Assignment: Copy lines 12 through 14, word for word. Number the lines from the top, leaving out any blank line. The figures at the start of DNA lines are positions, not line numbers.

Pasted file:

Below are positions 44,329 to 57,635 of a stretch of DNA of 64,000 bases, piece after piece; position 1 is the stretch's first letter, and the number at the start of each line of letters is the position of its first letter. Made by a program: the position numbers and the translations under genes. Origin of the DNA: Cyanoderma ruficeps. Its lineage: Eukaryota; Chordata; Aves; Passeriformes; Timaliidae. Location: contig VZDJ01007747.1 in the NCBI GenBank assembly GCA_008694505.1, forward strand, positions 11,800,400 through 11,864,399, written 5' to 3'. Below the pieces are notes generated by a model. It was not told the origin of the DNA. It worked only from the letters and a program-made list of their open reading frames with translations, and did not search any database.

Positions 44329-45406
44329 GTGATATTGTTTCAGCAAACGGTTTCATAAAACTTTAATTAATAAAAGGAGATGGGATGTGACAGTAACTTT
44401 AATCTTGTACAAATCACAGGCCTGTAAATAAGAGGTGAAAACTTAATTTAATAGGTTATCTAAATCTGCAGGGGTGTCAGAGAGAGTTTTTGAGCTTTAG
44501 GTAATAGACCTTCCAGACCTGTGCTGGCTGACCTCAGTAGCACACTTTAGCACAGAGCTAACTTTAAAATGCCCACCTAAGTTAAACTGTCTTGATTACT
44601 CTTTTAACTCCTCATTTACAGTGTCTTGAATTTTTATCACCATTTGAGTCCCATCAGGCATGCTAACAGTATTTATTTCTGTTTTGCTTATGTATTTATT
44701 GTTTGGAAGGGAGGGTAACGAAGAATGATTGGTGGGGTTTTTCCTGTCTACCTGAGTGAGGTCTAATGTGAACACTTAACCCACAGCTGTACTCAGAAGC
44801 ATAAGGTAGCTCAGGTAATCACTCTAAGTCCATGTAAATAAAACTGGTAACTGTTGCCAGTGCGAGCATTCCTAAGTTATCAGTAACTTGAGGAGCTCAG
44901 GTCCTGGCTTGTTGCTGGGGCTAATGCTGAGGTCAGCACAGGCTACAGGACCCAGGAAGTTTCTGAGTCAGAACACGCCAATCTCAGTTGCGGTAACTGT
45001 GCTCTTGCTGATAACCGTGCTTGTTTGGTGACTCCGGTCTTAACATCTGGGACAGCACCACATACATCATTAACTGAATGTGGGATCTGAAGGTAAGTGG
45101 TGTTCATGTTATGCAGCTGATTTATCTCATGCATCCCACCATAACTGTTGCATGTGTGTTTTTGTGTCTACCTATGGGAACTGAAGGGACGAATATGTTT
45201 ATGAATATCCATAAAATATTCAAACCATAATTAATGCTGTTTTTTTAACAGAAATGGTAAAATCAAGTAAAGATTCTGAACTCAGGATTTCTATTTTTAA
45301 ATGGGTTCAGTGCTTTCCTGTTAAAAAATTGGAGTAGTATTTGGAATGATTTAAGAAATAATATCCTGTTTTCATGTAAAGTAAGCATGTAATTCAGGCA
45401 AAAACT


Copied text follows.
45201 ATGAATATCCATAAAATATTCAAACCATAATTAATGCTGTTTTTTTAACAGAAATGGTAAAATCAAGTAAAGATTCTGAACTCAGGATTTCTATTTTTAA
45301 ATGGGTTCAGTGCTTTCCTGTTAAAAAATTGGAGTAGTATTTGGAATGATTTAAGAAATAATATCCTGTTTTCATGTAAAGTAAGCATGTAATTCAGGCA
45401 AAAACT